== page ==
Computational Correlates of Consciousness

Document Type: 
Book Chapter
Article Type: 
book_section
Disciplines: 
Psychology
Topics: 
Theory of Consciousness
Keywords: 
Computational theories of consciousness, neural correlates of consciousness, forward models
Date of Issue: 
2005
Authors: 
Axel Cleeremans
Refereed: 
Yes
Title of Book: 
The boundaries of consciousness: Neurobiology and Neuropathology
Series Name: 
Progress in Brain Research
Volume: 
444000
Issue Number: 
150
Page Range: 
81-98
Number of Pages: 
585
Publisher: 
Elsevier
Place of Publication: 
Amsterdam, The Netherlands
ISBN: 
444518517
Abstract:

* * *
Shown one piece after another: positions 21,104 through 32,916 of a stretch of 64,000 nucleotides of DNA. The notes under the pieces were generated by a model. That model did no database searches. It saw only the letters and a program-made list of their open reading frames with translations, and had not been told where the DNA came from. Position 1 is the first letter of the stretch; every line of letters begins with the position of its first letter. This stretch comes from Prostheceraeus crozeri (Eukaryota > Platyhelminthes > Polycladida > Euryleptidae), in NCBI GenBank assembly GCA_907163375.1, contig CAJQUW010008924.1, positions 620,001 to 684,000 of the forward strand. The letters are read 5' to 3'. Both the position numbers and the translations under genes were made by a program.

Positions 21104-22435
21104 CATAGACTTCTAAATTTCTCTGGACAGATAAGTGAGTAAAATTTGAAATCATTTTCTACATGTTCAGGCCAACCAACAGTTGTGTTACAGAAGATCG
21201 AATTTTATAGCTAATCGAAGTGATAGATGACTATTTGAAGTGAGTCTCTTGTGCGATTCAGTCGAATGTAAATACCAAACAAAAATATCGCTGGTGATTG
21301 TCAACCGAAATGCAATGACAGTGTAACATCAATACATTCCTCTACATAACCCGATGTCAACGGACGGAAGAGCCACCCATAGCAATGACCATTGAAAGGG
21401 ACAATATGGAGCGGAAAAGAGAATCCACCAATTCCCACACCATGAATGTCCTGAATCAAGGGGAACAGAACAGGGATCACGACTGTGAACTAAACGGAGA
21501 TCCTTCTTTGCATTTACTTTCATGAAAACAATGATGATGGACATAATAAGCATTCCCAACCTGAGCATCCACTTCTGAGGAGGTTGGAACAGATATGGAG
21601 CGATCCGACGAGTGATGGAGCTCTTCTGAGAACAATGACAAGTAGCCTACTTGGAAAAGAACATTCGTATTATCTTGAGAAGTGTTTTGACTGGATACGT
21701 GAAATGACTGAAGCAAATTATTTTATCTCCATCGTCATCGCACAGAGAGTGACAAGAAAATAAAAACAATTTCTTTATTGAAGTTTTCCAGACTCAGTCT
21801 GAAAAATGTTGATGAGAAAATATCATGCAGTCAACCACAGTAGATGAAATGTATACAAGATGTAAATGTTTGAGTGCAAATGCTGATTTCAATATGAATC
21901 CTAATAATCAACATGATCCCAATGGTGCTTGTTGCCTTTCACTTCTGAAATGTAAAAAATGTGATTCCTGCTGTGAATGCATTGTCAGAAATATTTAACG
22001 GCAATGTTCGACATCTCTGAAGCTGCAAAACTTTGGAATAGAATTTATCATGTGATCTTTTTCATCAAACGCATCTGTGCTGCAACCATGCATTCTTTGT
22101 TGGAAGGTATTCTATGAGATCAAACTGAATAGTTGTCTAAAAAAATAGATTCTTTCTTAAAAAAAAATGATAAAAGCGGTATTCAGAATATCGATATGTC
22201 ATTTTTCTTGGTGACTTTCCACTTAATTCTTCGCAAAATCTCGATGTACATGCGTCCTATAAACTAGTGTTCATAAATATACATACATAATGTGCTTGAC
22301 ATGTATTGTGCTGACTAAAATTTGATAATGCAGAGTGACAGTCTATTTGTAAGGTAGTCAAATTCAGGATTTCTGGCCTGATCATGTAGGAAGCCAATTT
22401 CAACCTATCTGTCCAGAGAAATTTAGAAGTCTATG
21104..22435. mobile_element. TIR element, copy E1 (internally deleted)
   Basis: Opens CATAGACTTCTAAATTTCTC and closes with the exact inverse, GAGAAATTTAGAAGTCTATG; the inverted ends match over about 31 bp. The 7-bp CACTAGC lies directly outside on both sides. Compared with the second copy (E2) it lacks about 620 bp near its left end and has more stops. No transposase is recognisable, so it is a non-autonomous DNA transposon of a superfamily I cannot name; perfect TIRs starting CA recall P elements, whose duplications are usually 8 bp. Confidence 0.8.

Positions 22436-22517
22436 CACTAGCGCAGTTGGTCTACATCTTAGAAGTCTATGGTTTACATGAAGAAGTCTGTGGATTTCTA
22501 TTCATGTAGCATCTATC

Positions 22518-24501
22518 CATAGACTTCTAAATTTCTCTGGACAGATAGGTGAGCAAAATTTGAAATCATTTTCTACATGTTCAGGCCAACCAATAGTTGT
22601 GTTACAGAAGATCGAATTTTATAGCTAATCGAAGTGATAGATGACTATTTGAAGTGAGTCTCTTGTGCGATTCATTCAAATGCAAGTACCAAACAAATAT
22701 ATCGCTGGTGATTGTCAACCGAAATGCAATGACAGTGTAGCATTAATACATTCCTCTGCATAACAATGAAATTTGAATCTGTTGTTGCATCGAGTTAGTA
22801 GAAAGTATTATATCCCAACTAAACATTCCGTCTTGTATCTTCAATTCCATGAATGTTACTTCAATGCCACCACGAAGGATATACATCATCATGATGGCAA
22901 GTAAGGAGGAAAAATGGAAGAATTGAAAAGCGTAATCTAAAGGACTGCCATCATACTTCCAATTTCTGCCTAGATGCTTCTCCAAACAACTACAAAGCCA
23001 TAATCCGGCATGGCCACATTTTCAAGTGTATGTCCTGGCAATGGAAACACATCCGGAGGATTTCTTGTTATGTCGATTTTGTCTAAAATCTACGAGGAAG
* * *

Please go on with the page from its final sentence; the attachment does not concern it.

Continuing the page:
Over the past few years numerous proposals have appeared that attempt to characterize consciousness in terms of what could be called its computational correlates: Principles of information processing with which to characterize the differences between conscious and unconscious processing. Proposed computational correlates include architectural specialization (such as the involvement of specific regions of the brain in conscious processing), properties of representations (such as their stability in time or their strength), and properties of specific processes (such as resonance, synchrony, interactivity, or information integration). In exactly the same way that one can engage in a search for the neural correlates of consciousness, one can thus search for the computational correlates of consciousness. The most direct way of doing so consists of contrasting models of conscious vs. unconscious information processing. In this chapter, I review these developments and illustrate how computational modeling of specific cognitive processes can be useful in exploring and in formulating putative computational principles through which to capture the differences between conscious and unconscious cognition. What can be gained from such approaches to the problem of consciousness is an understanding of the function it plays in information processing and of the mechanisms that subtend it. Here, I suggest that the central function of consciousness is to make it possible for cognitive agents to exert flexible, adaptive control over behavior. From this perspective, consciousness is best characterized as involving (1) a graded continuum defined over quality of representation, such that as availability to consciousness and to cognitive control correlates with properties of representation, and (2) the implication of systems of meta-representations.
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